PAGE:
Introduction: DIY LED Desk Lamp W/ Strip Lights

Picture of DIY LED Desk Lamp W/ Strip Lights

This cool desk lamp is made with LED strip lights and maple. It features a very simple design where the wood is really in focus and has a remote control that attaches to the back of the lamp. This lamp would be great in a lot of different settings, and of course you could use whatever wood you have on hand.

Step 1: Milling the Wood

So I started off with this pretty big block of maple. First I needed to make sure it was square, so using a smoothing plane here to joint the edges to make it easier to go on the table saw. Checking with a level and doing some more planing.

Then out to the table saw to do some resawing. Since this wood is really dense, I'm cutting it a little at a time here. Now you could definitely do this cut on the band saw as well.

When I had my measurements drawn up I went outside to do some sanding before cutting the pieces to size. And I'm just cross cutting these parts on the miter saw.

Step 2: Attaching the Strip Lights

Picture of Attaching the Strip Lights

Now let's move on to the lights. So I have this LED strip here, and you can cut them every three lights on the copper section. So for this design, I need six lights on each cut and a total of 13 strips. Then you simply peel off the back, and stick the strip to the wood. It adheres pretty well to unfinished wood. And just go on all the way down. Then just making sure each strip is well attached.

Next I'm just tinning each of the contacts on the positives on one side, and the negatives on the other. Then I've got a piece of wire here and I'm stripping it to remove the insulation, and I'm attaching it with hot glue on each side. Then I'm tinning the wires, and then cutting up small little pieces of wire here to connect to the contacts. Then soldering each wire to each tinned contact, which means all the positives on one side, and all the negatives on another.

And just going down the line, cutting up some more wire. I'm using a new soldering iron, and this one is so much better than my old one, it's definitely one of those things I wish I had upgraded sooner.

So let's see if this works, and it does. With the variable power supply here I can see how much light it gives at different currents which is kind of cool. OK, so we're done with that part.

Step 3: Dados

Picture of Dados

Now let's get to work on the wood. So I need to cut a dado in the base, so the back can sit inside it at an angle. I also need a dado in the back so the light part can sit inside it straight.

So I'm starting with cutting a dado on the back piece of the lamp. And I'm simply taking repetitive cuts on the table saw here. I'm creeping up on my marks to make sure I get a tight fit.

Next I'm doing the same thing but at a 22 degree angle for the base, and this matches the 22 degree bevel cut I made on the bottom of the back piece so that it fits tight.

And this is what it will look like all together. Then I'm cleaning up those cuts here with a chisel.

Step 4: Drilling Holes

Picture of Drilling Holes

Now, I'm going to run a wire down from the light so drilling a hole here so I can get it to the backside. And testing if that fits and that was a little too tight, so changing the bit. And now the wire fits through much better. The wire will run down a groove in the back piece, so that's what I'm cutting now on the table saw. Just making a very shallow groove with a few light passes. Then sanding the pieces a little.

Now, let's work on the base a little. So I'm drilling a hole in the side here, and that's where I want the plug to fit. On the underside of the piece I'm drilling a large hole with a forstner bit, and that's where the wires will be connected from the plug to the lights. Then I also need to drill a hole on the base here so the wire coming down the back can reach to the underside of the lamp

And I made enough room to get the plug in from the underside to the side.

So here are all the pieces now, the base, the back piece, and the light.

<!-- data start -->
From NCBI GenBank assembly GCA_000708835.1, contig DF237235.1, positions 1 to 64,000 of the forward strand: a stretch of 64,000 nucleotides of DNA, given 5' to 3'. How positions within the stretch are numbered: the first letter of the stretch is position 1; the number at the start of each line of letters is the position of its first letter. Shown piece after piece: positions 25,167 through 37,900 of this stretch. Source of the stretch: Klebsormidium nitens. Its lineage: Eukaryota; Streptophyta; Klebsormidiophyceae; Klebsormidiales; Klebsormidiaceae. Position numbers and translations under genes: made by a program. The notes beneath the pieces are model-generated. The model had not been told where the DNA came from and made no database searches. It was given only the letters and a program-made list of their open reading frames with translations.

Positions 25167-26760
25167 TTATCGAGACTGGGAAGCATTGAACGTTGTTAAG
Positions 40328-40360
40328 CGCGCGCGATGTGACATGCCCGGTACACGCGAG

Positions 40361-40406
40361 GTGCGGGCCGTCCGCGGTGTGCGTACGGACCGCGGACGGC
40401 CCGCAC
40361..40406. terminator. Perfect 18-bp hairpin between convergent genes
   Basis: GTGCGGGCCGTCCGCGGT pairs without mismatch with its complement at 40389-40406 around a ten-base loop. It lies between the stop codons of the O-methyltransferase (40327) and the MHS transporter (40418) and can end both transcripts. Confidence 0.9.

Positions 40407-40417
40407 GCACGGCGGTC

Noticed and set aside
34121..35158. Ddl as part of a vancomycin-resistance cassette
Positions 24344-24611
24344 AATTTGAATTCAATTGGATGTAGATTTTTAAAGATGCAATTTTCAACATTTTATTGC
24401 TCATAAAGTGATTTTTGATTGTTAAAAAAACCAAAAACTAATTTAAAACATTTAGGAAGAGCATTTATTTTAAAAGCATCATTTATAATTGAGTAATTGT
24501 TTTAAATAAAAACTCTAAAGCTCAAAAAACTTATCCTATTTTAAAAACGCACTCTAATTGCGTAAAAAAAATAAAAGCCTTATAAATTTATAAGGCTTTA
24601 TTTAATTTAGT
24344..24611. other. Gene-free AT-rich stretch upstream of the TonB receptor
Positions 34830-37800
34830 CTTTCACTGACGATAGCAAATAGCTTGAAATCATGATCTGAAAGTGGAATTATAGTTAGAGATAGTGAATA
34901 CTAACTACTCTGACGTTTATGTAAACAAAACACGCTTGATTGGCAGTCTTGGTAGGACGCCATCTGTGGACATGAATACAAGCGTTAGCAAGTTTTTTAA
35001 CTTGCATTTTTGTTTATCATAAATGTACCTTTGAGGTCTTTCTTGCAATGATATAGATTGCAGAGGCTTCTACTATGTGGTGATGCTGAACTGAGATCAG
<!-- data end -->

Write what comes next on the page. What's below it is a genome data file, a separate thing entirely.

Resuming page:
Step 5: Assembling & Adding Weight

Picture of Assembling & Adding Weight

Time to assemble. So making sure I'm getting the wire through, and then gluing the pieces together. And a little gentle tapping to get it in place. Then gluing the light piece in and putting on a few clamps to let it set up.

Now, to give the base a little weight, I decided to drill another hole here. And I've got some lead. I'm just hot gluing this in place. So I used this because I already had some lead on hand, however you could definitely use bbs or any other type of weight just to make sure the lamp is a little more stable. And then I'm just covering the whole thing with hot glue.

Step 6: Connecting the Wiring

Picture of Connecting the Wiring

OK, so time to connect the wiring. So I have the wire coming up through the back piece, so I split it off, and I'm soldering the positive to the positive side, and the negative to the negative side.

Then I'm simply hot gluing the wires in place, and hot gluing the wires into the back.

Then attaching the plug into the side here with some hot glue, and then soldering together these wires. I'm using some heat shrink here to protect the wires. And then since I have the room, I decided to add an addition piece of lead, can't go wrong with extra weight.

Step 7: Finishing Touches

Picture of Finishing Touches

So almost done, a little fine sanding, and then I'm putting on a coat of my tung oil wax polish.

OK, so to really finish this piece off, I'm cutting up a piece of black fabric for the base, and I'm simply hot gluing that in place as well.

Also, these lights are operated with a small remote control, so I'm gluing on a piece of velcro on the back here, and another piece on the back of the remote - that way I'll always know where it is!

Step 8: Conclusion - Watch the Video!

For a much better perspective, make sure to watch the video going over each step!


Ms Addesign (author)2017-04-21

Correct that DC is un-shockable. However the source of powering was indeed not displayed. Only the lead base units.

For improvisors lets just put a battery rechargeable at the base.

Thank you for your sleek design.

Good Luck

ermolv (author)2017-04-02

wow i like your DIY workplace so complete ...
wish i have one!

webmicester (author)2016-03-10

Unfortunately, you have exposed wiring that someone, probably a kid, can shock themselves on. You should show a way to cover the bare wiring with AC voltage running through it. It's unsafe. Sorry. At no time did you mention that these were run by DC power nor show an AC/DC converter or even talk about one.

Yonatan24 (author)webmicester2016-04-21

12V DC Power Supply ➡ 12V LED Strips.

No danger at all